3. John Sibley Butler & Rajiv Garg & Bryan Stephens, 2020. "Social Networks, Funding, and Regional Advantages in Technology Entrepreneurship: An Empirical Analysis," Information Systems Research, INFORMS, vol. 31(1), pages 198-216, March.
    4. In Hyeock (Ian) Lee, 2022. "Startups, relocation, and firm performance: a transaction cost economics perspective," Small Business Economics, Springer, vol. 58(1), pages 205-224, January.
    5. Dahl, Michael S. & Sorenson, Olav, 2010. "The migration of technical workers," Journal of Urban Economics, Elsevier, vol. 67(1), pages 33-45, January.
    6. Miguel Manjón-Antolín & Josep-Maria Arauzo-Carod, 2011. "Locations and relocations: determinants, modelling, and interrelations," The Annals of Regional Science, Springer;Western Regional Science Association, vol. 47(1), pages 131-146, August.
    7. Conroy, Tessa & Deller, Steven & Tsvetkova, Alexandra, 2016. "Regional business climate and interstate manufacturing relocation decisions," Regional Science and Urban Economics, Elsevier, vol. 60(C), pages 155-168.
    8. Josep-Maria Arauzo-Carod & Miguel Manjón-Antolín, 2012. "(Optimal) spatial aggregation in the determinants of industrial location," Small Business Economics, Springer, vol. 39(3), pages 645-658, October.
    9. Jiang, Yonglei & Timmermans, Harry J.P. & Yu, Bin, 2018. "Relocation of manufacturing industry from the perspective of transport accessibility – An application of percolation theory," Transport Policy, Elsevier, vol. 63(C), pages 10-29.
    10. Kristin Kronenberg, 2013. "Firm relocations in the Netherlands: Why do firms move, and where do they go?," Papers in Regional Science, Wiley Blackwell, vol. 92(4), pages 691-713, November.
    11. Pascal Beckers & Bart Sleutjes, 2014. "Neighbourhood Spatial Order, the Local Economy and Firm Mobility in Urban Areas of the Netherlands," International Journal of Urban and Regional Research, Wiley Blackwell, vol. 38(6), pages 2103-2122, November.
    12. Guido Buenstorf & Matthias Geissler & Stefan Krabel, 2016. "Locations of labor market entry by German university graduates: is (regional) beauty in the eye of the beholder?," Review of Regional Research: Jahrbuch für Regionalwissenschaft, Springer;Gesellschaft für Regionalforschung (GfR), vol. 36(1), pages 29-49, February.
    13. James Foreman-Peck & Tom Nicholls, 2015. "Inter-regional mobility of entrepreneurial SMEs," The Annals of Regional Science, Springer;Western Regional Science Association, vol. 54(1), pages 57-87, January.
    14. Peng Wang & Xiaoyan Lin & Dajun Dai, 2017. "Spatiotemporal Agglomeration of Real-Estate Industry in Guangzhou, China," Sustainability, MDPI, vol. 9(8), pages 1-15, August.
    15. Francisco B. Galarza & Gabriella Wong, 2017. "The Impact of Price Information on Consumer Behavior: An Experiment," Working Papers 106, Peruvian Economic Association.
    16. Stephen Drinkwater, 2003. "Go West? Assessing the willingness to move from Central and Eastern European Countries," School of Economics Discussion Papers 0503, School of Economics, University of Surrey.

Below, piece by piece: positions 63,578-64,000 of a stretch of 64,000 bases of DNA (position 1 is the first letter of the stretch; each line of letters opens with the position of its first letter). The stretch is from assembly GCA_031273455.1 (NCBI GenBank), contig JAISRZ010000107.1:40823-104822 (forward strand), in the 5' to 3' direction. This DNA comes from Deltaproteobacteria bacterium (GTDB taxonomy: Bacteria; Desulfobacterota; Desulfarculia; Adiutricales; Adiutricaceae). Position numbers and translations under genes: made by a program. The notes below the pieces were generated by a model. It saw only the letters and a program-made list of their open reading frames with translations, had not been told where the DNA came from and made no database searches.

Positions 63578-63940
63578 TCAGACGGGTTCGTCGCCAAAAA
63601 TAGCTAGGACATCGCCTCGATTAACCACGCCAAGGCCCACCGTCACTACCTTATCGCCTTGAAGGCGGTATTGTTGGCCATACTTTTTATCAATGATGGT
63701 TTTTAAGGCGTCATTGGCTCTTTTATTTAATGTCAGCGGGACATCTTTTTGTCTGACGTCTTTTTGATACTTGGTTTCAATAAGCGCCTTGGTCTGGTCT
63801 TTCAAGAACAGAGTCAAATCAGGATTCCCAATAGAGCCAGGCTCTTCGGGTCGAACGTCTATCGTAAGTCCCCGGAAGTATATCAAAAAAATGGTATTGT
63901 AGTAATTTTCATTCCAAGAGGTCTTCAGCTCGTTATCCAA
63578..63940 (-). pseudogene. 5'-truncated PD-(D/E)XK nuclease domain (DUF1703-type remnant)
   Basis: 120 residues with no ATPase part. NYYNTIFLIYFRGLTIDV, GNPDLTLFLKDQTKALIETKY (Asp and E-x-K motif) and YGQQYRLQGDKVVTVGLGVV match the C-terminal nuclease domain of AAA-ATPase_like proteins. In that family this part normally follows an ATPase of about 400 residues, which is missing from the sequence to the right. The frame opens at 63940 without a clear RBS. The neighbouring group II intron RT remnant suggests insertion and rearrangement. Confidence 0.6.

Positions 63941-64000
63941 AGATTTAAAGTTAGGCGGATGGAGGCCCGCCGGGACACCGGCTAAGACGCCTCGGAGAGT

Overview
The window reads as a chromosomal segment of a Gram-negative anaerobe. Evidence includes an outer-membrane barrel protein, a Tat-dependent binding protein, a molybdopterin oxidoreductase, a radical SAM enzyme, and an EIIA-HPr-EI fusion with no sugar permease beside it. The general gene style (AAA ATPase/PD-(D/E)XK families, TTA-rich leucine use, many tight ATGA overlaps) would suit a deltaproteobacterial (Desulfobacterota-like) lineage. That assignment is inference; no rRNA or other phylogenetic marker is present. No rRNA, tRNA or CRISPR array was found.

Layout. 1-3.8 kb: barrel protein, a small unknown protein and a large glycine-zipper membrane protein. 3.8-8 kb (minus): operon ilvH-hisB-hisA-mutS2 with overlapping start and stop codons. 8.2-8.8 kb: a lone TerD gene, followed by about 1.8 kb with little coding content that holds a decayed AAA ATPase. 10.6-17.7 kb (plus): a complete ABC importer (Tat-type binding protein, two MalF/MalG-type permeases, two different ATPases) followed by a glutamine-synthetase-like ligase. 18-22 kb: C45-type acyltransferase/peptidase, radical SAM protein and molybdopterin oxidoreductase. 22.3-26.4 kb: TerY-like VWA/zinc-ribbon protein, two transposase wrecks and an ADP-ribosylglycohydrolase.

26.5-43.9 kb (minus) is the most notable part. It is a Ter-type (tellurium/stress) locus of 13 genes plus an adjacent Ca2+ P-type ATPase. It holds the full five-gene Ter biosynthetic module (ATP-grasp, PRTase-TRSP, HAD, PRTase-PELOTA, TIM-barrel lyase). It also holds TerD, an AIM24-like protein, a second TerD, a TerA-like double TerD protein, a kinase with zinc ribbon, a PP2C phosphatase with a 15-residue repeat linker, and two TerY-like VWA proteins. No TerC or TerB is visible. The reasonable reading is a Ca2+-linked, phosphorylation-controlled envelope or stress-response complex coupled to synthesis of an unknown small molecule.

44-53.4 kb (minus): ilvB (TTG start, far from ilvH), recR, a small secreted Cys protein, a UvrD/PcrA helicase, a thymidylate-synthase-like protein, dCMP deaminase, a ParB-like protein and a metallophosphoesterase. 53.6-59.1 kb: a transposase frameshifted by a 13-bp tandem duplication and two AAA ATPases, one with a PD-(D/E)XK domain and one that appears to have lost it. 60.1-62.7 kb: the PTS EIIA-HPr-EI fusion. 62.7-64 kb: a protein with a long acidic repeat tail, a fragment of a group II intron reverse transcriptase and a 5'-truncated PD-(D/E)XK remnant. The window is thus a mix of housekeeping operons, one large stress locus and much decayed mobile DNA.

17. Laila Touhami Morghem & Khawlah Ali Abdalla Spetan, 2020. "Determinants of International Migration: An Applied Study on Selected Arab Countries (1995-2017)," International Journal of Economics and Financial Issues, Econjournals, vol. 10(2), pages 6-19.
    18. Bertoli, Simone & Dequiedt, Vianney & Zenou, Yves, 2016. "Can selective immigration policies reduce migrants' quality?," Journal of Development Economics, Elsevier, vol. 119(C), pages 100-109.
    19. Castro, Luciano de & Galvao, Antonio F. & Kim, Jeong Yeol & Montes-Rojas, Gabriel & Olmo, Jose, 2022. "Experiments on portfolio selection: A comparison between quantile preferences and expected utility decision models," Journal of Behavioral and Experimental Economics (formerly The Journal of Socio-Economics), Elsevier, vol. 97(C).
    20. Ather Maqsood Ahmed & Ismail Sirageldin, 1993. "Socio-economic Determinants of Labour Mobility in Pakistan," The Pakistan Development Review, Pakistan Institute of Development Economics, vol. 32(2), pages 139-157.

    More about this item

    NEP fields

    This paper has been announced in the following NEP Reports:


    Access and download statistics


    All material on this site has been provided by the respective publishers and authors. You can help correct errors and omissions. When requesting a correction, please mention this item's handle: RePEc:wiw:wiwrsa:ersa06p694. See general information about how to correct material in RePEc.

    If you have authored this item and are not yet registered with RePEc, we encourage you to do it here. This allows to link your profile to this item. It also allows you to accept potential citations to this item that we are uncertain about.

    If CitEc recognized a bibliographic reference but did not link an item in RePEc to it, you can help with this form .

    If you know of missing items citing this one, you can help us creating those links by adding the relevant references in the same way as above, for each refering item. If you are a registered author of this item, you may also want to check the "citations" tab in your RePEc Author Service profile, as there may be some citations waiting for confirmation.

    For technical questions regarding this item, or to correct its authors, title, abstract, bibliographic or download information, contact: Gunther Maier (email available below). General contact details of provider: .

    Please note that corrections may take a couple of weeks to filter through the various RePEc services.

    IDEAS is a RePEc service. RePEc uses bibliographic data supplied by the respective publishers.